Grizzly River Run
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Grizzly River Run

Grizzly River Run
Grizzly river dca.JPG
Disney California Adventure
AreaGrizzly Peak
Opening dateFebruary 8, 2001 (2001-02-08)
General statistics
TypeRiver rapids ride
DesignerWalt Disney Imagineering
Height45 ft (14 m)
Drop21 ft (6.4 m)
Boats32 boats. Riders are arranged 8 across in a single row for a total of 8 riders per boat.
Height restriction42 in (107 cm)
Control SystemDual Allen-Bradley PLC
ThemeCalifornia State Parks
Single rider line available
Must transfer from wheelchair

Grizzly River Run [1] is located at Disney California Adventure at the Disneyland Resort in Anaheim, California.[2] It is similar to Kali River Rapids in Disney's Animal Kingdom but distinctive as the rafts are engineered to spin as they descend chutes. The attraction's name comes from Grizzly Peak, the bear shaped mountain that the rapids flow around. It was designed by Walt Disney Imagineering and constructed by Intamin.

Ride experience

Grizzly Peak is designed as an early 20th-century California state park.


The queue takes place in the fictional Grizzly River Rafting Company. The extended queue winds past an office that features a radio, a map of the river, a canoe, and a list of the various rapids on the river. Guests past various water buckets as they head to the loading station.

As part of the park's major 2007-2012 refurbishment, the old queue that had been themed around extreme sports was replaced with an homage to California state parks, specifically after Redwood Creek and the Sacramento River. Elements that evoke the "golden age" of national parks are placed around the entrance, alluding to the wave of turn-of-the-century wildlife conservation.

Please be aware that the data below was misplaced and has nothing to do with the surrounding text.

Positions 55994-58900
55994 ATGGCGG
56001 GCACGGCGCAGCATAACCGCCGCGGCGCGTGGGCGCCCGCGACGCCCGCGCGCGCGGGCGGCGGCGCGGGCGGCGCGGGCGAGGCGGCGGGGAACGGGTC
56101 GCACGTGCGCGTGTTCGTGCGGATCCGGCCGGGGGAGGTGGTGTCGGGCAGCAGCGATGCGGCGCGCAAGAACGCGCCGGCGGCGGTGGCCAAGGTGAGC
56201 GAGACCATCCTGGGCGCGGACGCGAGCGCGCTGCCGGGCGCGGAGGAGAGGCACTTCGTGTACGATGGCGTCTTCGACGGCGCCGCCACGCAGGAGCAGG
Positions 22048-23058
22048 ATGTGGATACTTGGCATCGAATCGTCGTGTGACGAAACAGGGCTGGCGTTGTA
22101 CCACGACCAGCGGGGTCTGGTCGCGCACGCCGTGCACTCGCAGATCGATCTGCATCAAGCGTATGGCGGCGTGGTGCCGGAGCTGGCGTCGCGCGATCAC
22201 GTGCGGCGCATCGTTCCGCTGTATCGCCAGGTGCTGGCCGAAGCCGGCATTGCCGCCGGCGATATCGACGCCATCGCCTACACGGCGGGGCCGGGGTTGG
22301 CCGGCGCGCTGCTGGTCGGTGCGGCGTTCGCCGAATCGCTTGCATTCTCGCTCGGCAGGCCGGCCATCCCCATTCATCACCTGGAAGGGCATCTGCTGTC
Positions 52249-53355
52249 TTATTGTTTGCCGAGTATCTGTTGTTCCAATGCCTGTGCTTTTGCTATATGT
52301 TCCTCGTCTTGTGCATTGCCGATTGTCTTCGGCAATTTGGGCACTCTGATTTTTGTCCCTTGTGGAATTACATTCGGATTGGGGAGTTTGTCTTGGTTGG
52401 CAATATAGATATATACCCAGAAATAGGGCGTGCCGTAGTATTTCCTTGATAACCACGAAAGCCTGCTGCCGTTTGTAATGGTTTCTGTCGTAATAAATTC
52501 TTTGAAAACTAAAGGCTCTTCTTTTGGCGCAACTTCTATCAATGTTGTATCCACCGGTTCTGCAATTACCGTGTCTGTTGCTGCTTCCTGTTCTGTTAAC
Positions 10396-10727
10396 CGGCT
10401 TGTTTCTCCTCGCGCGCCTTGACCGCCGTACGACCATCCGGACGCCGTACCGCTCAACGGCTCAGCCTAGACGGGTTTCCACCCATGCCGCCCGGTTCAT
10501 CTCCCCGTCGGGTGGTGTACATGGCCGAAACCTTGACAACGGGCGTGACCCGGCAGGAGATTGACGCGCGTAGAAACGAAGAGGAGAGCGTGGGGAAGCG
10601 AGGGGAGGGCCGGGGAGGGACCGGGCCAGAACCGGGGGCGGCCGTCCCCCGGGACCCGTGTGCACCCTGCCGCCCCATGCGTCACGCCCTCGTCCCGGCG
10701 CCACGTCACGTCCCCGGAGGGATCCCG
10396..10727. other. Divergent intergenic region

Main ride

The raft trip around Grizzly Peak begins with the raft being lifted up a wooden conveyor that runs under leaking pipes that spray water on the riders. Upon reaching the top of the conveyor, the rafts are dropped into the water to be descended down the peak, passing through a cave and bumping against a log jam. The climax of the ride drops the rafts down into a geyser field. The final drop has a unique element in that the rafts are spun as they begin their descent.

As with all flume-type rides, there must be a location to store or drain the water in the upper sections of the flumes when the pumps are shut down. The original plan was to create a large, underground basin beneath Grizzly Peak to hold water. This would have required costly excavation and construction. Upon looking at the final layout of California Adventure, it was noticed that the Pacific Wharf area of the park had a water element meant to simulate a tidal basin. The tidal basin is located across a walkway from Grizzly River Run and became the catch basin for water from the raft ride. The rise and fall of water in the tidal basin serves the dual purpose of providing a location to store water and being a scenic element that simulates a rising and falling tide.

See also


  1. ^ Niles, Robert. "Grizzly River Run". Theme Park Insider. Retrieved 2013.
  2. ^ "Grizzly River Run".

External links

Coordinates: 33°48?26?N 117°55?15?W / 33.80722°N 117.92083°W / 33.80722; -117.92083

  This article uses material from the Wikipedia page available here. It is released under the Creative Commons Attribution-Share-Alike License 3.0.



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